(MOSCOW, Idaho) — It has been four weeks since four University of Idaho students were killed at their off-campus home in Moscow. The Vandal family has since come together to heal and support one another over the past month.
Authorities have still not made any arrests or found a murder weapon in the deaths of Kaylee Goncalves, Maddie Mogen, Ethan Chapin and Xana Kernodle, leaving some residents and students on edge. Despite the tragedy in the tight-knit community, students took a moment to celebrate over the weekend as the school held its winter commencement on Saturday.
Goncalves, who was 20 years old, was supposed to be one of those graduates.
“It’s been a tough few weeks for our community. And I want to acknowledge an enormous loss in our Vandal family,” said University of Idaho President C. Scott Green, who spoke Saturday before the crowd of graduates and parents who attended.
One University of Idaho alumna, Kerry Uhlorn, said she wanted to ensure students felt safe on campus following the tragic events. Uhlorn, a 2007 graduate and member of the Delta Gamma sorority, took to social media and created a page called “DO GOOD – UNIVERSITY OF IDAHO,” a saying and nod to her affiliation with Delta Gamma.
Together, Uhlorn and the group raised more than $20,000 and purchased 2,187 Birdies, a personal safety device, for the Vandal community, she told ABC News.
“I’ve had messages from people I’ve never met, people that […] weren’t even Vandals that just are so touched by this. It’s kind of like a bright light in this really dark situation,” Uhlorn said.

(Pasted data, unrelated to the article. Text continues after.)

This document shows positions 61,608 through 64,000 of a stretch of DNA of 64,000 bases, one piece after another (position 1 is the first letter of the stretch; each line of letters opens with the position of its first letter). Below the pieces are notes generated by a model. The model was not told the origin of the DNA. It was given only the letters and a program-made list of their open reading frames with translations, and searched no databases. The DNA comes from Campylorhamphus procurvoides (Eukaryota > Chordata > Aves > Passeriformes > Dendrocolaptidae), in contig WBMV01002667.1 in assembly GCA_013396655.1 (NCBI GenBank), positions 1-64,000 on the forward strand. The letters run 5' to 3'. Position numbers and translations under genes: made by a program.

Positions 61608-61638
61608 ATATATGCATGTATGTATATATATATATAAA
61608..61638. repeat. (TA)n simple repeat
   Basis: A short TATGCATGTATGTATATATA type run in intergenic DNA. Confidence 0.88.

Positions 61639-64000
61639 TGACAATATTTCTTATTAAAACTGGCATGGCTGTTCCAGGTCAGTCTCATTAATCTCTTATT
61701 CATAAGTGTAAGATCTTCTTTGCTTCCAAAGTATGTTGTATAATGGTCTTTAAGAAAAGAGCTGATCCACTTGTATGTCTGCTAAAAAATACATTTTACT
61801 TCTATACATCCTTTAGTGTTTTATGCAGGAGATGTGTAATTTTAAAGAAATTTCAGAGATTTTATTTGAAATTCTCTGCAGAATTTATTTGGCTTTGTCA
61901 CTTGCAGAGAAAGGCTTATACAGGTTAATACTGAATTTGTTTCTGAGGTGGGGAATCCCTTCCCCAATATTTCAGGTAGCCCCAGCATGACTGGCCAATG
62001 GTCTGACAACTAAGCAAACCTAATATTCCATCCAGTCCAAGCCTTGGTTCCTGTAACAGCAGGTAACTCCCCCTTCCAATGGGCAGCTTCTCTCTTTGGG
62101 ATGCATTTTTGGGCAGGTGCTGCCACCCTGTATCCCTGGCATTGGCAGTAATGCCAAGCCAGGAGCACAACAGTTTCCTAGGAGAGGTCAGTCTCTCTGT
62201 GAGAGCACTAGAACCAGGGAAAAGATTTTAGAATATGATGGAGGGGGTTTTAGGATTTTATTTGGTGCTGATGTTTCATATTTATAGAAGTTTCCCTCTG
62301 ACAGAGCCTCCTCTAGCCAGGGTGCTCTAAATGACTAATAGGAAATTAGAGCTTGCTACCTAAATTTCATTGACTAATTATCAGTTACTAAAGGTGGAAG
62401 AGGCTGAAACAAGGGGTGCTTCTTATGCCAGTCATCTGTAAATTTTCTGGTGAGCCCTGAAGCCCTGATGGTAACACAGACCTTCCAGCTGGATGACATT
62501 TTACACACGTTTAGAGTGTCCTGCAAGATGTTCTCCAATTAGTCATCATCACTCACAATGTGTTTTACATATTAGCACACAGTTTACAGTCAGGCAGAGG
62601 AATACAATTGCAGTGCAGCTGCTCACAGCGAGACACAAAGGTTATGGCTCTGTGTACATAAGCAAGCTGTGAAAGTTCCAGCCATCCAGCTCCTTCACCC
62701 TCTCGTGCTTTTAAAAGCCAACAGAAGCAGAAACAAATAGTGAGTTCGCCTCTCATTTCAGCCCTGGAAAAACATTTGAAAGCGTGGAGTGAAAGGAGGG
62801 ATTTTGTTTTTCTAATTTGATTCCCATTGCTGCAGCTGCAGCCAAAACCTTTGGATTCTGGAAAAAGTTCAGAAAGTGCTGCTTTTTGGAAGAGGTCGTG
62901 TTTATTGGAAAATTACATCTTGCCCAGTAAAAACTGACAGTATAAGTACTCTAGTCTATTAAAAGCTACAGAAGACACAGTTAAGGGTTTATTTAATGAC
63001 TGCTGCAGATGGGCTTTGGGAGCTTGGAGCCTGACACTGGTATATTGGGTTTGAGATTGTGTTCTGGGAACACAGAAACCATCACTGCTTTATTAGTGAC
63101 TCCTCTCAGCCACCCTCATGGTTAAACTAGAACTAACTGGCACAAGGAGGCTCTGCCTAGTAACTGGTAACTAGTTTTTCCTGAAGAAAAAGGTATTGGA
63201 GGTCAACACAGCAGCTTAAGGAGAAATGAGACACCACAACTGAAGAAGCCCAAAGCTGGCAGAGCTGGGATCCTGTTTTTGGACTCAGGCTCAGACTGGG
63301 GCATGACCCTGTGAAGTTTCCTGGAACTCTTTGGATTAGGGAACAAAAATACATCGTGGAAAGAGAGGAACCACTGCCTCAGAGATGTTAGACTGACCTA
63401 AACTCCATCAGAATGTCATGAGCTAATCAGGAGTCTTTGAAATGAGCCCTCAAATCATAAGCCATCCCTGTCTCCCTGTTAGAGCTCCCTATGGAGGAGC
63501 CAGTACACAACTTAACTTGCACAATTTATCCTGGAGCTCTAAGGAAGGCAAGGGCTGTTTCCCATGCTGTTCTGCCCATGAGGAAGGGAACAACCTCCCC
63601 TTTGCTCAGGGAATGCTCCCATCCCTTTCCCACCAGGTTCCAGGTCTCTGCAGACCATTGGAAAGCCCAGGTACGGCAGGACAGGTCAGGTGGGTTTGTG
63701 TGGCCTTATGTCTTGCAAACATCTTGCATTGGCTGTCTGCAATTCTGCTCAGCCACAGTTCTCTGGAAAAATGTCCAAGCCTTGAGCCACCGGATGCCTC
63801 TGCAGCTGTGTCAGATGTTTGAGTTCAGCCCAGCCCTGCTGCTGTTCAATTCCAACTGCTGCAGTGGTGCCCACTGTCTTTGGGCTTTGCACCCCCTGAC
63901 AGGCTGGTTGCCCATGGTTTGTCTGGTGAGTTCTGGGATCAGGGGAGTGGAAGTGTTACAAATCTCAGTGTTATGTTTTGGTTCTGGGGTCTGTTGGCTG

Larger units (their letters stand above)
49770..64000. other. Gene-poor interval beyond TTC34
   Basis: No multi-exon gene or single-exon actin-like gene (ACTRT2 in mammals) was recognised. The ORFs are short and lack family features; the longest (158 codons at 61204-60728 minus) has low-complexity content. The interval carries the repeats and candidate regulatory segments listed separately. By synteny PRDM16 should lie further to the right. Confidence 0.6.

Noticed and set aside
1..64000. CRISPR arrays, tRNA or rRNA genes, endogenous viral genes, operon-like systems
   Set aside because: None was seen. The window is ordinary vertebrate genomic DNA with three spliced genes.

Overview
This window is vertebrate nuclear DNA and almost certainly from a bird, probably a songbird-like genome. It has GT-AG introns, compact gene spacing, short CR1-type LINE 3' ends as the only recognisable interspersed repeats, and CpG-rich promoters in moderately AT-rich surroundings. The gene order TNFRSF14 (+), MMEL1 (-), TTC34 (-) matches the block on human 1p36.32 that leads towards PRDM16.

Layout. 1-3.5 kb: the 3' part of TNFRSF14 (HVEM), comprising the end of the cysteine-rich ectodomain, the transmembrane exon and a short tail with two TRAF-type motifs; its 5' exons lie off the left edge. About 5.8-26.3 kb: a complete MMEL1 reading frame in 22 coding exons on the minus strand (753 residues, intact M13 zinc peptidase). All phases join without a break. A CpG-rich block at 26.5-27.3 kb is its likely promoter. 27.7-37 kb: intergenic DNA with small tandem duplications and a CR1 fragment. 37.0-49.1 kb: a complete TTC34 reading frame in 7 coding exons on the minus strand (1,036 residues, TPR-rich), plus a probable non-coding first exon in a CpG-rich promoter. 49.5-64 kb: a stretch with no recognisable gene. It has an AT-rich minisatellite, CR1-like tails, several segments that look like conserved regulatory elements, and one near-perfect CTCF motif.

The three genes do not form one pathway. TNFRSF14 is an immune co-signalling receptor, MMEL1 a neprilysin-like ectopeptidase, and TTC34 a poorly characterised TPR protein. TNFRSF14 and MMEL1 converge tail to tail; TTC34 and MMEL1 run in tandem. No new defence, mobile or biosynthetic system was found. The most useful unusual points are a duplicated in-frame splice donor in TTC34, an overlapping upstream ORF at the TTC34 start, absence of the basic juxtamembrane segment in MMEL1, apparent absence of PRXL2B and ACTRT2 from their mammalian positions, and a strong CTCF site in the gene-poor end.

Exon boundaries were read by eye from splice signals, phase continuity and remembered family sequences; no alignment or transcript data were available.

Even before the events last month, Uhlorn described the community as close and tight-knit — with these events bringing everyone closer together.
“I think this horrible thing has just made everybody realize how much more we are as a group and how much we can accomplish when we work together,” she said.
On campus, physical reminders of the losses are visible, as students start finals on Monday.
Greek Row is honoring the four students with flags and banners on their chapter houses throughout campus.
One chapter, Pi Beta Phi, which Mogen and Kernodle belonged to, set up a memorial angel tree on their porch. The women posted to their social media page inviting all members of the community to place an ornament to honor their members this holiday season.
Sigma Chi, the fraternity Chapin belonged to, has its flag at half-staff.
And in the festively decorated town of Moscow, business have adorned their windows with the names of those who were killed, and the tree at the center of town is decorated with notes of remembrance and roses to honor their fellow Vandals.
Despite the pain and darkness of the events, the community has given a new meaning to the phrase “Vandal Strong.”
“This whole thing just reminded me how proud I am to be a Vandal,” Uhlorn added.
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